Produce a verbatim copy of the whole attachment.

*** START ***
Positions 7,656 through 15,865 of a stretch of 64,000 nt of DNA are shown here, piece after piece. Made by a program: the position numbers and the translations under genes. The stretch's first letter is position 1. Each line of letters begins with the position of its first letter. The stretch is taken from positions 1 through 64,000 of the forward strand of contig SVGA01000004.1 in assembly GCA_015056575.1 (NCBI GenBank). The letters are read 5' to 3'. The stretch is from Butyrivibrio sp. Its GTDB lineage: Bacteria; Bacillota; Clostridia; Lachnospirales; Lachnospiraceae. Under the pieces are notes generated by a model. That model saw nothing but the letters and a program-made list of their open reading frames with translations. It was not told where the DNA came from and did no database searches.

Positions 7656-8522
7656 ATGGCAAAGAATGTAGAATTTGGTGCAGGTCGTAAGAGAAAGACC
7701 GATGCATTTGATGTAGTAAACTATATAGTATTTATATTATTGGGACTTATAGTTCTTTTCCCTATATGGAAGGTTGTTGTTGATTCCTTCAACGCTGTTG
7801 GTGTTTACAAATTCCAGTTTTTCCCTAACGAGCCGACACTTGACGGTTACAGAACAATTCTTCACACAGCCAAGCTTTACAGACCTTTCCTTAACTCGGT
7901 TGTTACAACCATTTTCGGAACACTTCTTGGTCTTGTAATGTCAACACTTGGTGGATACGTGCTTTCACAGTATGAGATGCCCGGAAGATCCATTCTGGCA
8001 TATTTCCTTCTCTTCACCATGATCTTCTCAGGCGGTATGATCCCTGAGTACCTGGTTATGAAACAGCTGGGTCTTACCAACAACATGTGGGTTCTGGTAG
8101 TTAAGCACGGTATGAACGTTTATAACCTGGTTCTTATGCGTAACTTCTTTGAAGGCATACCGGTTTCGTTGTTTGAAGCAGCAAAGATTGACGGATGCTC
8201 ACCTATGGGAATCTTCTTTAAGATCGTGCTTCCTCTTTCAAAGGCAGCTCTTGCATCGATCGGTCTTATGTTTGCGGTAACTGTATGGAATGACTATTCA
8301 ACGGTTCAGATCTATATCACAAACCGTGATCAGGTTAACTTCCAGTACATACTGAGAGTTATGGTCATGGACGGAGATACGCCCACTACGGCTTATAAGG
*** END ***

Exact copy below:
Positions 7,656 through 15,865 of a stretch of 64,000 nt of DNA are shown here, piece after piece. Made by a program: the position numbers and the translations under genes. The stretch's first letter is position 1. Each line of letters begins with the position of its first letter. The stretch is taken from positions 1 through 64,000 of the forward strand of contig SVGA01000004.1 in assembly GCA_015056575.1 (NCBI GenBank). The letters are read 5' to 3'. The stretch is from Butyrivibrio sp. Its GTDB lineage: Bacteria; Bacillota; Clostridia; Lachnospirales; Lachnospiraceae. Under the pieces are notes generated by a model. That model saw nothing but the letters and a program-made list of their open reading frames with translations. It was not told where the DNA came from and did no database searches.

Positions 7656-8522
7656 ATGGCAAAGAATGTAGAATTTGGTGCAGGTCGTAAGAGAAAGACC
7701 GATGCATTTGATGTAGTAAACTATATAGTATTTATATTATTGGGACTTATAGTTCTTTTCCCTATATGGAAGGTTGTTGTTGATTCCTTCAACGCTGTTG
7801 GTGTTTACAAATTCCAGTTTTTCCCTAACGAGCCGACACTTGACGGTTACAGAACAATTCTTCACACAGCCAAGCTTTACAGACCTTTCCTTAACTCGGT
7901 TGTTACAACCATTTTCGGAACACTTCTTGGTCTTGTAATGTCAACACTTGGTGGATACGTGCTTTCACAGTATGAGATGCCCGGAAGATCCATTCTGGCA
8001 TATTTCCTTCTCTTCACCATGATCTTCTCAGGCGGTATGATCCCTGAGTACCTGGTTATGAAACAGCTGGGTCTTACCAACAACATGTGGGTTCTGGTAG
8101 TTAAGCACGGTATGAACGTTTATAACCTGGTTCTTATGCGTAACTTCTTTGAAGGCATACCGGTTTCGTTGTTTGAAGCAGCAAAGATTGACGGATGCTC
8201 ACCTATGGGAATCTTCTTTAAGATCGTGCTTCCTCTTTCAAAGGCAGCTCTTGCATCGATCGGTCTTATGTTTGCGGTAACTGTATGGAATGACTATTCA
8301 ACGGTTCAGATCTATATCACAAACCGTGATCAGGTTAACTTCCAGTACATACTGAGAGTTATGGTCATGGACGGAGATACGCCCACTACGGCTTATAAGG